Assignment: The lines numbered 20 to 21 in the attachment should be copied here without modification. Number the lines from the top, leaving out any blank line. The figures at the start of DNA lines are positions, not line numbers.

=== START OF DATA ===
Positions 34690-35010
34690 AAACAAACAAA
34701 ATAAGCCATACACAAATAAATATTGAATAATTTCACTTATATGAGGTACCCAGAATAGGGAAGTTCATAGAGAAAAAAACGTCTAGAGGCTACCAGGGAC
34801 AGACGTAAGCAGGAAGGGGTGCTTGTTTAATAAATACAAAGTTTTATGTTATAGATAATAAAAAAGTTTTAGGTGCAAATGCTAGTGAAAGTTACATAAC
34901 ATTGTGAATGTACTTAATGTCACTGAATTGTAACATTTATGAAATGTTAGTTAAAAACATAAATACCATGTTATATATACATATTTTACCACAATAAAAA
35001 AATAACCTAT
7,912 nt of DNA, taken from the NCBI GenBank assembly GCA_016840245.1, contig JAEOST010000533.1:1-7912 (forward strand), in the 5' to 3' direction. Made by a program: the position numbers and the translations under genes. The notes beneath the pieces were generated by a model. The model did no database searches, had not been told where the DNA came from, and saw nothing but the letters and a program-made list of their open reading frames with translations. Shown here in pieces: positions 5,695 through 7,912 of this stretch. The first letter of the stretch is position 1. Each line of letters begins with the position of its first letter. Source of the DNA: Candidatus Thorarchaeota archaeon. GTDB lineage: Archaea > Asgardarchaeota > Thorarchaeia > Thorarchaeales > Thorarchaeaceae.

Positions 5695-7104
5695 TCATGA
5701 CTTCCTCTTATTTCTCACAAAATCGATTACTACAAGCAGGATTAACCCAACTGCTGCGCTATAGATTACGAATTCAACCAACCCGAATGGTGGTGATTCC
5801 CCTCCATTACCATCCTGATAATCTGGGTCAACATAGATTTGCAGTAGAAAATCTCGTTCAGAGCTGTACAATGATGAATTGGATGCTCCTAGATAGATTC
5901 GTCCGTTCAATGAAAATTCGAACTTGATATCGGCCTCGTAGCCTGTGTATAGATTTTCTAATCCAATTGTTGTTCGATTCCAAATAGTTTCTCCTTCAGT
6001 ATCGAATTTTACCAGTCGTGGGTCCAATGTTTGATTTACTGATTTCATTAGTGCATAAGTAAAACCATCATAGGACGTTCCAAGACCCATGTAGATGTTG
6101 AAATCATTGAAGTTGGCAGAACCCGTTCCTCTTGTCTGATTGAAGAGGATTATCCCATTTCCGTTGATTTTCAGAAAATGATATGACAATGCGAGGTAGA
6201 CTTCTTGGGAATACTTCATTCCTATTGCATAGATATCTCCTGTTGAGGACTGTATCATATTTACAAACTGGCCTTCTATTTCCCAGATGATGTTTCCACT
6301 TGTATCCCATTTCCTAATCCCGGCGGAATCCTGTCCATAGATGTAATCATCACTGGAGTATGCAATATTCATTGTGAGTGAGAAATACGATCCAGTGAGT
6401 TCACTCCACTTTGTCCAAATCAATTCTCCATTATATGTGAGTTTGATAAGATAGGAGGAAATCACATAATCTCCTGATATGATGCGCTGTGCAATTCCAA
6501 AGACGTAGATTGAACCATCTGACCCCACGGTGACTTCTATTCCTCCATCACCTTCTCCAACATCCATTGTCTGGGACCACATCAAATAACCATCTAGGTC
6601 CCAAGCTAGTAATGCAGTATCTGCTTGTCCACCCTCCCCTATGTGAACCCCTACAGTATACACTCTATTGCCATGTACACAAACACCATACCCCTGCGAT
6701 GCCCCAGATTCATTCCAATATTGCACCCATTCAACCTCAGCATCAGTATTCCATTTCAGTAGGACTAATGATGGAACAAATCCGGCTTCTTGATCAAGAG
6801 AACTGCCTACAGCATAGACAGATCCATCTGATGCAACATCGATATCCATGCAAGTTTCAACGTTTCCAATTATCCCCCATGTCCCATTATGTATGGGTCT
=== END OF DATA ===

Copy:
6701 GCCCCAGATTCATTCCAATATTGCACCCATTCAACCTCAGCATCAGTATTCCATTTCAGTAGGACTAATGATGGAACAAATCCGGCTTCTTGATCAAGAG
6801 AACTGCCTACAGCATAGACAGATCCATCTGATGCAACATCGATATCCATGCAAGTTTCAACGTTTCCAATTATCCCCCATGTCCCATTATGTATGGGTCT